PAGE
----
For Immediate Release: Oct. 5, 2011
Contact: Carmen Fenton, 512-469-0171
FORT WORTH, TEXAS – The Texas and Southwestern Cattle Raisers Association (TSCRA) today strongly supported a bill that would alter the Renewable Fuel Standard (RFS) by linking the amount of required corn-based ethanol to the amount of U.S. corn supplies.
The bill, introduced by Rep. Bob Goodlatte (R-Va.) and Jim Costa (D-Calif.), calls for a twice-yearly review of the ratio of corn stocks to expected use, based on the United States Department of Agriculture’s (USDA) U.S. corn supplies report. In years with tight corn supplies, there could be a reduction made to the RFS.
“Cattlemen do not support the federal government subsidizing and mandating corn-based ethanol. The corn-based ethanol industry should play on the same free-market playing field as the cattle industry,” said Joe Parker Jr., rancher and TSCRA president.
“This bill is a step in that direction. It only makes sense that the level of corn-based ethanol required to help meet the RFS be in line with the amount of U.S. corn available—rather than an arbitrary, unreachable amount mandated by the federal government,” said Parker.
Currently, the ethanol industry is subsidized by a government-mandated production number that requires a set amount of ethanol be produced on an annual basis, most of which comes from corn. This production amount is required regardless of the amount of corn available. The result is a much lower supply of corn for livestock and poultry producers.
More corn diverted to ethanol has meant higher prices for feed and ultimately lower prices offered to cow-calf producers. This is especially true during times of extreme drought, when corn supplies are tight and/or cattle need to be fed more.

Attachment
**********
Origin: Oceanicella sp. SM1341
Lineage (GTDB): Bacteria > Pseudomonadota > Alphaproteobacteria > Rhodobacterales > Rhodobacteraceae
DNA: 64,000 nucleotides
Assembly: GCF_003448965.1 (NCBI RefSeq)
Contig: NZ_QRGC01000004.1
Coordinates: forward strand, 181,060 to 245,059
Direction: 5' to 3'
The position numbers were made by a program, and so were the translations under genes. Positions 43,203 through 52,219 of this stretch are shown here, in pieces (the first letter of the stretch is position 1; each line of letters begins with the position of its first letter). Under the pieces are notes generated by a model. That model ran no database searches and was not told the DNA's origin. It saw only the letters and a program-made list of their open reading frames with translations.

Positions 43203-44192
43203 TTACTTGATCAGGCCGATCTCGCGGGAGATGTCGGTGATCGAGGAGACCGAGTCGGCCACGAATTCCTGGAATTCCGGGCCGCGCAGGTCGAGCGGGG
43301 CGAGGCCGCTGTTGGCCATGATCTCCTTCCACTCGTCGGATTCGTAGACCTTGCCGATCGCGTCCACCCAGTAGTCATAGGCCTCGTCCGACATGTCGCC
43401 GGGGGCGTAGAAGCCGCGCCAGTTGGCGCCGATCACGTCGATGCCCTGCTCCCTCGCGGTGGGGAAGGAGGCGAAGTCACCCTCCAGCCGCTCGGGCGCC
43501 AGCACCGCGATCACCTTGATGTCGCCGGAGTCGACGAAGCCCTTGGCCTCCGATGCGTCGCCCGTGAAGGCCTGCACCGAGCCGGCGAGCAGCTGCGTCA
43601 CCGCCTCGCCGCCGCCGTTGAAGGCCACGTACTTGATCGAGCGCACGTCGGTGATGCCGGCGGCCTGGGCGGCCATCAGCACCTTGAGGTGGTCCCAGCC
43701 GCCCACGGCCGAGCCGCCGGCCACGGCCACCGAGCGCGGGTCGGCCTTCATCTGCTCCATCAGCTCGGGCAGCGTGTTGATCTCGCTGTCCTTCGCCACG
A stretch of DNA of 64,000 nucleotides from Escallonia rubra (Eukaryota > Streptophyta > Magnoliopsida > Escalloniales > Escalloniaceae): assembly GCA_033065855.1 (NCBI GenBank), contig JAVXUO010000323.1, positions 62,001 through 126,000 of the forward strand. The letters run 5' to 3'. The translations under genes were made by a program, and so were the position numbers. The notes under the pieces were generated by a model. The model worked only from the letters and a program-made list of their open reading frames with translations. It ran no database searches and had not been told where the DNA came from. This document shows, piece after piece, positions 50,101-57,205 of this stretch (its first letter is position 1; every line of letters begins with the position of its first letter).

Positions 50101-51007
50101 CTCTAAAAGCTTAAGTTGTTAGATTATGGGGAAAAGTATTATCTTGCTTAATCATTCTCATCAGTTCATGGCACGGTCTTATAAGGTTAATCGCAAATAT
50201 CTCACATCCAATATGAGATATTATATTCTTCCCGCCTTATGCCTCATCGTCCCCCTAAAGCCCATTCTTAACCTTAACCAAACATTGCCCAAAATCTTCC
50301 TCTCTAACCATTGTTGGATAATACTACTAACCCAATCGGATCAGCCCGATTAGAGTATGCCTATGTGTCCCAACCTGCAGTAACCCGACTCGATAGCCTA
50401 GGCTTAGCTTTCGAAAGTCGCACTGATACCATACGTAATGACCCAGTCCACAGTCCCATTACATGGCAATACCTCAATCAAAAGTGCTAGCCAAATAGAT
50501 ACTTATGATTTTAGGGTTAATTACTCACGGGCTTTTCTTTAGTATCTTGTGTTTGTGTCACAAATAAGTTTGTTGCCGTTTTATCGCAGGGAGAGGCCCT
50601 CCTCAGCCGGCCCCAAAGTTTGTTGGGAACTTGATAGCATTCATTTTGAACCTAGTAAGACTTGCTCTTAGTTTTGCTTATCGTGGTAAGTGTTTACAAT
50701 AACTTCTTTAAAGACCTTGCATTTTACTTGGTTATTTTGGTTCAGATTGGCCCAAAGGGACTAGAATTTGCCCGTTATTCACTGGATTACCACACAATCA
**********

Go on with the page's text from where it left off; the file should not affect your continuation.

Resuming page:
According to information from Rep. Goodlatte, during the 2004-2005 crop year, the last crop produced before the RFS was implemented, 53.4 percent of the crop went to feed livestock and poultry and 12.5 percent went toward ethanol production. In contrast, the 2011 corn crop is projected to send 40 percent toward ethanol production and 37.6 percent to the livestock and poultry feed supply.
Goodlatte says that this will be the first year ever that ethanol production has used more than feeding livestock and poultry in the U.S.
“It has become very clear that putting our food and fuel in competition with one another is bad for cattle raisers,” Parker said. “Texas cattle raisers support renewable energy and a lessened dependence on foreign oil; however such an investment should not sacrifice our nation’s food supply.”
The Texas and Southwestern Cattle Raisers Association is a 134-year-old trade organization. As the largest and oldest livestock association in Texas, TSCRA represents more than 15,000 beef cattle producers, ranching families and businesses who manage approximately 4 million head of cattle on 79.5 million acres of range and pasture land, primarily in Texas and Oklahoma. TSCRA provides law enforcement and livestock inspection services, legislative and regulatory advocacy, industry news and information, insurance services and educational opportunities for its members and the industry.